Clean British energy in action
Last month Andy Atkins, executive director of Friends of the Earth, and Good Energy’s founder and CEO, Juliet Davenport, paid a visit to one of the most successful and pioneering community energy projects in the UK – Westmill Co-op. Ed Gill explains the important role community energy will play in the future.
Two weeks ago, energy secretary Ed Davey launched a consultation on how wind farms could be advantageous for people living nearby.
“Communities that host onshore wind farms could benefit from reduced electricity bills and investment in local infrastructure“, he said.
The consultation will hopefully encourage a fairer energy system; one where power generation is closer to the communities that use it, and where communities recognise the advantages of having renewable projects in their midst.
The consultation launch comes as the energy industry is on the brink of massive change. Electricity Market Reform, which is currently in planning, has the potential to revolutionise the UK system, so it’s vital that we get through to policy-makers.
Friends of the Earth (FOE) launched its campaign for Clean British Energy (CBE) earlier this year, calling on the prime minister to support home-grown energy from the natural resources that surround us. To date, an impressive 17,000 people have signed the petition to energy secretary Ed Davey and many have switched their supply to clean green electricity.
The campaign is also rejecting the domination of a few big corporations in the energy market. Unbelievably, the big six (EDF, E.ON, Centrica, SSE, Scottish Power and Npower) control 99% of energy in the UK. We need a system that puts communities and people in control of their own energy needs. And Westmill Co-op in Oxfordshire is a stunning example of how this can work.
Established in 2004, Westmill Co-op is home to the south of England’s first community-owned wind farm which was followed this year by the launch of the largest community-owned solar farms in the world. Local residents were given priority in buying shares in the cooperative, which helps boosts the local economy by making sure profits stay in the area.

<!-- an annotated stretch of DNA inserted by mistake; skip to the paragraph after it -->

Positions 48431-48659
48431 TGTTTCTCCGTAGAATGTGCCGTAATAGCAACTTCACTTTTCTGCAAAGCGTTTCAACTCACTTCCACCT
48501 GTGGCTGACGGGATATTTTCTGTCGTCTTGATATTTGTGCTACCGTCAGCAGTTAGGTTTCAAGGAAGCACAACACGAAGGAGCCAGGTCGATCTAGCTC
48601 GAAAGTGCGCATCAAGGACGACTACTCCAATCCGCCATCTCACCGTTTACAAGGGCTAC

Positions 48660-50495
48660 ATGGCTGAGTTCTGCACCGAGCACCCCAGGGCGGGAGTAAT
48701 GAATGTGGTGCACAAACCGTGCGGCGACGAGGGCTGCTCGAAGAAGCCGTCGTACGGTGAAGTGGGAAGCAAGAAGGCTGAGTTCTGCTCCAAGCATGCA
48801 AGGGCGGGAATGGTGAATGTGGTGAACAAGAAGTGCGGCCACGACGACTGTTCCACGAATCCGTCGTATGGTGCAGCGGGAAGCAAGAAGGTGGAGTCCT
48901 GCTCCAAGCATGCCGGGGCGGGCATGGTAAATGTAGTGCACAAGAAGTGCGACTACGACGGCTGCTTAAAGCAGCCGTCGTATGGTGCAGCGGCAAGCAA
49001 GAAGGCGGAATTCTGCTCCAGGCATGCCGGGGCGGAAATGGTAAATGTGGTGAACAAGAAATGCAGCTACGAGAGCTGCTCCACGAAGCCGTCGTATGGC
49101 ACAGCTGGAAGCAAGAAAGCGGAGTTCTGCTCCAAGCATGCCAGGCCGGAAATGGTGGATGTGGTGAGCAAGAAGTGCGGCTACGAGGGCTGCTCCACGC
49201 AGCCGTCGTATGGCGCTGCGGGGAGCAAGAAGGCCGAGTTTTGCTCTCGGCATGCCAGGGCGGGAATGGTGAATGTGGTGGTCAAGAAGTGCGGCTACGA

According to Westmill Co-op, the wind farm generates enough electricity for 2,500 homes and the new 5 megawatt solar park, with its 20,260 photovoltaic panels, is expected to produce enough to power 1,400 homes in Oxfordshire. Good Energy buys all of the electricity generated from the solar park, as well as three out of five of the wind turbines.
Juliet Davenport, CEO and founder of Good Energy, and Andy Atkins, executive director of Friends of the Earth, visited Westmill last month.
“Westmill Wind and Solar Co-op is a great example how communities can benefit directly from clean British energy“, said Atkins.
Davenport added, “Ed Davey is right – communities should be able to share the benefits of having renewable energy projects in their midst, either through the opportunity to invest directly, through reduced electricity prices or direct investment in community projects.
“We believe in consulting local residents from the outset so they can help shape the best outcome for them.”
Get more information about the CBE campaign and show your support for renewable power by switching your energy supply at the website www.cleanbritishenergy.co.uk.
If you’re already a Good Energy customer then please sign the petition to Ed Davey and encourage your friends and family to do the same. You can spread the word on Twitter and Facebook too, using the hashtag #getCBE.
Ed Gill is head of external affairs at Good Energy, the UK’s only 100% renewable electricity supplier.
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